Article & Newsletter

Since the acquisition of Pulse in 2013, LinkedIn has included the option to write and post long-form articles, similar to what you can do on a platform like Medium.

Now, LinkedIn is even giving you the option to link those articles to a โ€œNewsletter" and take advantage of an additional way to gather subscribers.

Articles are underutilized on LinkedIn (fifth on the list), which may be due to their relatively low reach (the least effective type of content on the platform, according to the report).

But the integration of the newsletter option is a game changer, and anyone posting articles on LinkedIn should take advantage of it.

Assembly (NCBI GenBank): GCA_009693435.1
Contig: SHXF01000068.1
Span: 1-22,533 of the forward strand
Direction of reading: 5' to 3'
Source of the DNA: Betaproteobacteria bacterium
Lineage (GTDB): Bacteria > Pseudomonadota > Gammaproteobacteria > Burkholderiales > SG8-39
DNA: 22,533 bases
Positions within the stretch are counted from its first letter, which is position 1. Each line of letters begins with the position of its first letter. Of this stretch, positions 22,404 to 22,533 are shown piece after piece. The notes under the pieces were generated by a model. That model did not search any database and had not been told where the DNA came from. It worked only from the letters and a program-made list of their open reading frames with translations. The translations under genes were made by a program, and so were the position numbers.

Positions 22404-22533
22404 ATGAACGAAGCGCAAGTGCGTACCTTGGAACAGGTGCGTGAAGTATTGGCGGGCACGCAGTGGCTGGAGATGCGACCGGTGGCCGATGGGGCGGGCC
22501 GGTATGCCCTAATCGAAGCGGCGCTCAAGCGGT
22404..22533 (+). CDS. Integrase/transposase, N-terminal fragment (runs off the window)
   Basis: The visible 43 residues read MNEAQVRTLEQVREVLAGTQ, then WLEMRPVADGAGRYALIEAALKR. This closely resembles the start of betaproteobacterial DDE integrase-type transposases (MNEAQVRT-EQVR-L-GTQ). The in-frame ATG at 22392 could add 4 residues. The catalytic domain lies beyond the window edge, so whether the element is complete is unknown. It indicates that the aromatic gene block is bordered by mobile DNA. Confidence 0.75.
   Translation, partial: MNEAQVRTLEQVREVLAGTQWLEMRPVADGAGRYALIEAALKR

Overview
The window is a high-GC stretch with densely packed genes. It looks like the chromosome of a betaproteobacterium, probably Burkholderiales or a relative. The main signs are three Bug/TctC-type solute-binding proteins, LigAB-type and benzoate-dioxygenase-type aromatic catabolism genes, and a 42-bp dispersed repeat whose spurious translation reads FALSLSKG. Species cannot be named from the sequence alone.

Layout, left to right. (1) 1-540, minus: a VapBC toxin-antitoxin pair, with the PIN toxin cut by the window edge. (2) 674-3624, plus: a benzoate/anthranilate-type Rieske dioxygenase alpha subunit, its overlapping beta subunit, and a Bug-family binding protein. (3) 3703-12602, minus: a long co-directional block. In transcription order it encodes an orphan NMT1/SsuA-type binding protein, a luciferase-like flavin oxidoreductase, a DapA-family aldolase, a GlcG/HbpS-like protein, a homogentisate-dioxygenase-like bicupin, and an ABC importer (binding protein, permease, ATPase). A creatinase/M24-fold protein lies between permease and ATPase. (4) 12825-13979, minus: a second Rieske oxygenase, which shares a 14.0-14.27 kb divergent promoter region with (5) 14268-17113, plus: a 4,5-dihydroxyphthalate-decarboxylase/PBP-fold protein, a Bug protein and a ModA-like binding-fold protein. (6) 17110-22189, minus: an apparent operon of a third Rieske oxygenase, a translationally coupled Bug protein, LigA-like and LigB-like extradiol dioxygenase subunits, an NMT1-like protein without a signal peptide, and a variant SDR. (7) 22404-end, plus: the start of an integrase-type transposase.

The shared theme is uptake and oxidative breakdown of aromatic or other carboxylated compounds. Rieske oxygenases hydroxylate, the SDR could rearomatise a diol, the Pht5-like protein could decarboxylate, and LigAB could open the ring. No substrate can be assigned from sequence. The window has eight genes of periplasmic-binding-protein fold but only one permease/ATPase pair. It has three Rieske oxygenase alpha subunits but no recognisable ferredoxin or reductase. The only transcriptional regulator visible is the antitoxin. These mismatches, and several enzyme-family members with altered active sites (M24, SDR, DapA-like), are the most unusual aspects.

Once you create a newsletter, all of your followers are notified and invited to subscribe, which can quickly boost your growth.

In addition, any new users who follow you will also receive an invitation to subscribe to your newsletter.

To give you an example, I launched my LinkedIn newsletter a few months ago and I already have about 2,000 people subscribed (by comparison, I have about 8,000 followers, thatโ€™s a 25% conversion rate!).

I literally had to do nothing to get all these subscribers other than enable the newsletter feature.

The optimal length for your article should be between 800 and 1,200 words.

Spend some time choosing a good cover image, as this can increase engagement when people see your article in their feed.

According to the Algorithm Insights 2024 report, a bimonthly newsletter seems to be the most effective publishing rhythm, but I think it really depends on your overall strategy, and there are also very successful weekly newsletters on LinkedIn.